The theoretical prize therefore is the ability to control weather in battlefield conditions or even to be able to use it as a weapon itself but these are not the only objectives of the research that takes in control of the ionosphere, cable-free transfer of energy and even the mental control of populations! 
Certainly experiments were carried out off the coast of New Zealand in the 1940's to test the possibility of using under-water explosions to effect tsunami-type consequences on the enemy, and the science of precipitation by seeding clouds from about the same period. The latter is now reasonably well understood and is practiced far more commonly that is widely appreciated. Needless to say the potential power of thermonuclear devices makes tsunami creation more achievable. Some even think this has happened already!
'In 1994 the American Air Force revealed its 'Spacecast 2020' master plan which includes weather control. Scientists have experimented with weather control since the 1940's, but Spacecast 2020 noted that "using environmental modification techniques to destroy, damage or injure another state are prohibited." Having said that, the Air Force claimed that advances in technology "compels a reexamination of this sensitive and potentially risky topic."' (See below)
It should be noted that literally billions of American tax-payer dollars have gone into this activity, effectively out of sight and beyond the control of even the elected Congress. 
Many claim that there has been an active programme of seeding the atmosphere with various substances from aircraft for many years to modify the weather. This is in fact beyond dispute. Companies even advertise their facilities for doing so as here:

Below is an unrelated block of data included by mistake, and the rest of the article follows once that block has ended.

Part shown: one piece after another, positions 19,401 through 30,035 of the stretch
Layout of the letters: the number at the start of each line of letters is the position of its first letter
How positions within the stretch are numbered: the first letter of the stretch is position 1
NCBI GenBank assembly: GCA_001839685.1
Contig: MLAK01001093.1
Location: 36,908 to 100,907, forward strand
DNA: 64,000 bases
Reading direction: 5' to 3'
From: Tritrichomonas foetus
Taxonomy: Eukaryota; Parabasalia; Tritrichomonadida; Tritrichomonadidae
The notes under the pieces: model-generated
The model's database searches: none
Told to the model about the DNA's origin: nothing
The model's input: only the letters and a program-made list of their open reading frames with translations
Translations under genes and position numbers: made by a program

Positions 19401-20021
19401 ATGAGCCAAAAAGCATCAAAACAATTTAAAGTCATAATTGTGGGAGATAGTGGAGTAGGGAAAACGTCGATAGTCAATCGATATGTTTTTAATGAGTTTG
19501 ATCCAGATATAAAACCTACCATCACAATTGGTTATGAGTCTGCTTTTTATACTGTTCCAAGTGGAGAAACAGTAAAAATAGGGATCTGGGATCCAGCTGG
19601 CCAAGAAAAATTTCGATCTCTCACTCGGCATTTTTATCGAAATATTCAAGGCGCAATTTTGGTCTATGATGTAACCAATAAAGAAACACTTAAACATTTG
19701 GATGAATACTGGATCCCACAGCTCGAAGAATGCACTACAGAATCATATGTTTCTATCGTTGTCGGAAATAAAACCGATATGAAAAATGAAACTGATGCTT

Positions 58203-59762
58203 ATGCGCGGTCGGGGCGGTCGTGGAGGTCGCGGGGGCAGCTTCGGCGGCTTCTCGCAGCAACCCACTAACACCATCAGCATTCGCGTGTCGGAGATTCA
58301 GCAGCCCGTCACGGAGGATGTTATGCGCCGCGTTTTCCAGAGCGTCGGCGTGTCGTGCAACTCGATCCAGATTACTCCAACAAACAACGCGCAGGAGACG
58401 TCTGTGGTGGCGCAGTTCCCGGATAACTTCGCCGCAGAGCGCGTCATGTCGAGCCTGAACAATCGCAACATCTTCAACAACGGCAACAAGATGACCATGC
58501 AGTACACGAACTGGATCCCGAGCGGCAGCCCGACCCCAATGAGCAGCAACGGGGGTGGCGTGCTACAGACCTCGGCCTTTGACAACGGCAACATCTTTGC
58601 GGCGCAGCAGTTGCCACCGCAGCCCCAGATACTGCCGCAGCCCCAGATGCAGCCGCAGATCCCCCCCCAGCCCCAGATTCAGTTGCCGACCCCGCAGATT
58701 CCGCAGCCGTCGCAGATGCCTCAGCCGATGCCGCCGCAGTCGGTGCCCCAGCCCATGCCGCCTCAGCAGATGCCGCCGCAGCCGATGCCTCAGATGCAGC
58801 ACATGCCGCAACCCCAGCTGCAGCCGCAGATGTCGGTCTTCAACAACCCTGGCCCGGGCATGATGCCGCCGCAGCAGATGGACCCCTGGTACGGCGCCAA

The BIG questions are: 
  • who is behind and in control of this, and for what purpose? 
  • where is it being done and with what?
  • whether this is having the practical consequences that we see in abnormal weather patterns and events such as the warm December and excessive rainfall here in Britain - flood, drought, hurricanes, tornadoes, El Niño etc. elsewhere - is caused or influenced by these activities or not?
These questions are not theoretical but intensely practical, globally and locally, as those who have suffered in the Lake District and York (to name but two affected areas) will attest. The public has a fundamental right to know what is going on. Unfortunately government says it doesn't.
As with many other areas of public policy, there appears to be a disjoint between the elite few and the majority, as typified by the Chairman of the Environment Agency sunning himself in the Caribbean, as others struggled to cope.
Another anomaly that should be noted, particularly with the recent much trumpeted 'success' of the Paris Climate Conference is that, whilst all attention is directed towards a reduction in global CO2 production (to deny the phenomenon has almost become a modern heresy) comparatively little is mention is made about these purposeful human interferences, that most certainly DO have weather consequences. 
The cynical amongst us might suspect that is the very intention!